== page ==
What is a colonoscopy?

A colonoscopy is a medical procedure during which a colonoscope (a long, thin flexible tube with a video camera at the end) is passed through the rectum and into the large intestine (colon). It allows your doctor to examine and treat conditions affecting the colon. A colonoscopy is performed in a hospital or specialist day centre.

Why is a colonoscopy done?

A colonoscopy is often done to investigate symptoms such as abdominal pain, weight loss, a change in bowel habit and bleeding. It is used to look for inflammation, infection and abnormal growths (polyps) within the colon. Colonoscopy is also frequently used to screen for bowel cancer particularly in older patients or those with a family history.

How do I prepare for a colonoscopy?

For a successful colonoscopy, it is essential that your bowel is thoroughly emptied of all waste material beforehand. This is achieved by taking a specific bowel preparation (see patient instructions). Failure to achieve complete cleansing of the bowel may result in your doctor missing important features of your colon, and may mean you have to return for a repeat procedure.

For safety reasons it is important that you have nothing to eat or drink for 6 hours prior to your colonoscopy.

Whilst most medications can be taken as usual with a sip of water on the day of your procedure, some medications need to be stopped, or have their dose altered.

You should notify your Gastroenterologist at least 7 days prior to your procedure if you are taking:

  • Blood thinners (plavix, warfarin, pradaxa etc), or
  • Diabetes medication (metformin, insulin etc)

Please bring your referral, a full list of your medications and your medicare card on the day of your procedure.

What will happen on the day?

After registering at reception, you will be seen briefly by your Gastroenterologist and your anaesthetist who will discuss your medical history and the procedure. You will then be given a light anaesthetic (sedative). While this is not a full anaesthetic, most patients are very comfortable during the procedure and don’t remember anything afterwards. Once sedated and lying in a comfortable position on your left side the endoscope is passed gently through the rectum and into the large bowel. During the colonoscopy your Gastroenterologist may use special instruments passed through the scope to take biopsies or remove polyps (small premalignant growths in the bowel). The procedure usually lasts for between 15 and 20 mins.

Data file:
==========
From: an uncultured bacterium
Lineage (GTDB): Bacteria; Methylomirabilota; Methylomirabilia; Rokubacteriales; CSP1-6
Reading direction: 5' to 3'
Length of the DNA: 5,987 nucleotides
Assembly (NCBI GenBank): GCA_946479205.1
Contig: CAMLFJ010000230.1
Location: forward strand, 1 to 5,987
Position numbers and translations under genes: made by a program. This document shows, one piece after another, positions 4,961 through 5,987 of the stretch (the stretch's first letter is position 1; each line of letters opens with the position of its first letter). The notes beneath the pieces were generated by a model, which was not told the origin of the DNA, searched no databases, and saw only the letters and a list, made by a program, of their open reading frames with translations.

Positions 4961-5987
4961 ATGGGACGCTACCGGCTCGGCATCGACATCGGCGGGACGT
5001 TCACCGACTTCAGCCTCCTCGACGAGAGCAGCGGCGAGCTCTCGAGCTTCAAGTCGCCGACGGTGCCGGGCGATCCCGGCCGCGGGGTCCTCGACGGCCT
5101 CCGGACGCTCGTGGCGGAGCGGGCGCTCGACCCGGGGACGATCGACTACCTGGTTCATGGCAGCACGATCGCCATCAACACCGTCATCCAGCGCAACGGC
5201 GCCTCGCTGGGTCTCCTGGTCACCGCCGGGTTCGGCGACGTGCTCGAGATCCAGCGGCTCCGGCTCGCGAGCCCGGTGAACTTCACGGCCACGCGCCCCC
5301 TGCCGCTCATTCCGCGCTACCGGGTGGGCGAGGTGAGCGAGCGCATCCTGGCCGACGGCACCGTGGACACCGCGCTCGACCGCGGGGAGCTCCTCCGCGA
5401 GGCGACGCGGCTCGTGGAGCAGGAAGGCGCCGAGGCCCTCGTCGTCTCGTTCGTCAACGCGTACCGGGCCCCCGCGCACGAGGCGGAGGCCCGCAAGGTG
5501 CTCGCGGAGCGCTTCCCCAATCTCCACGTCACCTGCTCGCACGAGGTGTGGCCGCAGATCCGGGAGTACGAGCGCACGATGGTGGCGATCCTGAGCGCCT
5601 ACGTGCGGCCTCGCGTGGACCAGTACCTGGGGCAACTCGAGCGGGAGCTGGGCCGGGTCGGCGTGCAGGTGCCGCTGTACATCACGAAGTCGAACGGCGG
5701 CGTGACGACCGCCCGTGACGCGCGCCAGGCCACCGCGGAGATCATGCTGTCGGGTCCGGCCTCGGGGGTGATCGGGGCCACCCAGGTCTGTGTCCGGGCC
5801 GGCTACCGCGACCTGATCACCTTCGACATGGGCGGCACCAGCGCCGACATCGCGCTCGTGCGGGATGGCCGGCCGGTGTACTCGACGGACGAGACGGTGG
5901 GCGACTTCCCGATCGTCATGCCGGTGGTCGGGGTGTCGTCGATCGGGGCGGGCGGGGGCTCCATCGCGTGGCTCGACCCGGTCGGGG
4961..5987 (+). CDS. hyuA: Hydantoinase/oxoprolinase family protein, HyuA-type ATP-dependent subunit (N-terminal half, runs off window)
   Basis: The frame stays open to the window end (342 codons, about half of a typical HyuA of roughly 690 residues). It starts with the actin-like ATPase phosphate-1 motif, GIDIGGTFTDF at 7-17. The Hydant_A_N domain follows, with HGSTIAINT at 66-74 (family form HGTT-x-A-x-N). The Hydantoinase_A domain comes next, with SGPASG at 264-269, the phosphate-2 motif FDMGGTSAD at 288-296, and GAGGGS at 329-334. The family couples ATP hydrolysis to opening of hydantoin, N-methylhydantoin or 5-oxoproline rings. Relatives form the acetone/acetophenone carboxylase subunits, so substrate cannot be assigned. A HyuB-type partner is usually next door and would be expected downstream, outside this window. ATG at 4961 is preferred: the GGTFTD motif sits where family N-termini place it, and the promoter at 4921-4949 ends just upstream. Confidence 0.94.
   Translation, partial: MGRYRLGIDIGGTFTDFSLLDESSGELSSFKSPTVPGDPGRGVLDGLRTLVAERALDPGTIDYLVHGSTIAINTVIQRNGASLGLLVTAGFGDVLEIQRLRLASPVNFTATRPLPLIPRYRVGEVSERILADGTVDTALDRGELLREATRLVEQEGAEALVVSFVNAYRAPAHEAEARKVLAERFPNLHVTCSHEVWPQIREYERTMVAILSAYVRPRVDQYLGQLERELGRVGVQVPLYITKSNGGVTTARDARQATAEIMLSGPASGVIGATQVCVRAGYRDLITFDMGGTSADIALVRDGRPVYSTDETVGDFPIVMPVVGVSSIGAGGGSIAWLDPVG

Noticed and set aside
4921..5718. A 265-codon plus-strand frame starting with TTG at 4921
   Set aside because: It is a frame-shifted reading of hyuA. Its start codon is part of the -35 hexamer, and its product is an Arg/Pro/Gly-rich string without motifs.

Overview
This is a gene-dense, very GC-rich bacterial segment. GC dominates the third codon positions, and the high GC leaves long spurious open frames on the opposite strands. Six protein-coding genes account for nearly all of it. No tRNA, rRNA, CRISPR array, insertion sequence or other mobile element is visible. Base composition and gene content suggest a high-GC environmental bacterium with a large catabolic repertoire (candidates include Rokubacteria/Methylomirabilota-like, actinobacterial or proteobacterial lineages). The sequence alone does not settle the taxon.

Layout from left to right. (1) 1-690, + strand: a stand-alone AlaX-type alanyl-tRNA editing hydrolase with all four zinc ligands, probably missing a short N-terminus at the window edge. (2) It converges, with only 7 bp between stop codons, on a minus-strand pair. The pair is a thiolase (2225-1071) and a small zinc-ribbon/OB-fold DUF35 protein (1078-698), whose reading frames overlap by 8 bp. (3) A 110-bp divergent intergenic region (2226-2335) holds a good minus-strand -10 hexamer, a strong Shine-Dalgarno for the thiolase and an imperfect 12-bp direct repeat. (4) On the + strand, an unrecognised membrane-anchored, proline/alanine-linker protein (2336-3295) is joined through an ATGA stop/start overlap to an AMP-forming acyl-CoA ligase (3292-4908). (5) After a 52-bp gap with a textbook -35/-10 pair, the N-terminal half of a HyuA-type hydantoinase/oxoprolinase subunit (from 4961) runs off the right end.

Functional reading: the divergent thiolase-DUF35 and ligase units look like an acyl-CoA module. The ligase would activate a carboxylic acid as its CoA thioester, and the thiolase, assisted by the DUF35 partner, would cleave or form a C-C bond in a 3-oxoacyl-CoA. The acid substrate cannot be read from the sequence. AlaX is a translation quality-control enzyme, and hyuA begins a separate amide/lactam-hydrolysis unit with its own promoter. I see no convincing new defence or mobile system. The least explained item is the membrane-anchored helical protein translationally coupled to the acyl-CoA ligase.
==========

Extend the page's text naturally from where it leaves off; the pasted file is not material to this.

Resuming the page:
What happens after my colonoscopy?

Following the procedure you will be monitored in the recovery area until most of the sedative medication has worn off. You will then be offered something to eat and drink. Because of the sedative medication, it is essential that you have a friend or relative take you home and stay with you for several hours. It is strongly recommended that you do not drive, operate machinery or sign legal documents on the same day after the test.

The pathology results of any samples taken during the procedure will be sent to your referring doctor within 1 week.

Are there any risks or side-effects?

Overall a colonoscopy is a very safe procedure that most patients tolerate extremely well. The most common side effect is abdominal bloating or discomfort related to retained air within the bowel. More serious but rare complications (less than 1 in a thousand patients) can occur and include bleeding, or a tear in the lining of the colon (perforation). If this happens you will be admitted to hospital for an operation to repair it.

Please contact your Gastroenterologist or your nearest emergency department if you have any concerns or experience any of the following symptoms after your colonoscopy:

  • Worsening abdominal pain
  • Significant bleeding from the bowel
  • Fevers
  • Other symptoms that cause you concern

How accurate is a colonoscopy?

A colonoscopy is considered the most accurate way to assess your large bowel and to screen for colon polyps. No test is 100% accurate however and studies have shown that even in the best hands small polyps are missed in 5-10% of cases.

Your Gastroenterologist  will discuss having the procedure with you on the day of your colonoscopy, however if you have any questions or concerns please don’t hesitate to contact us.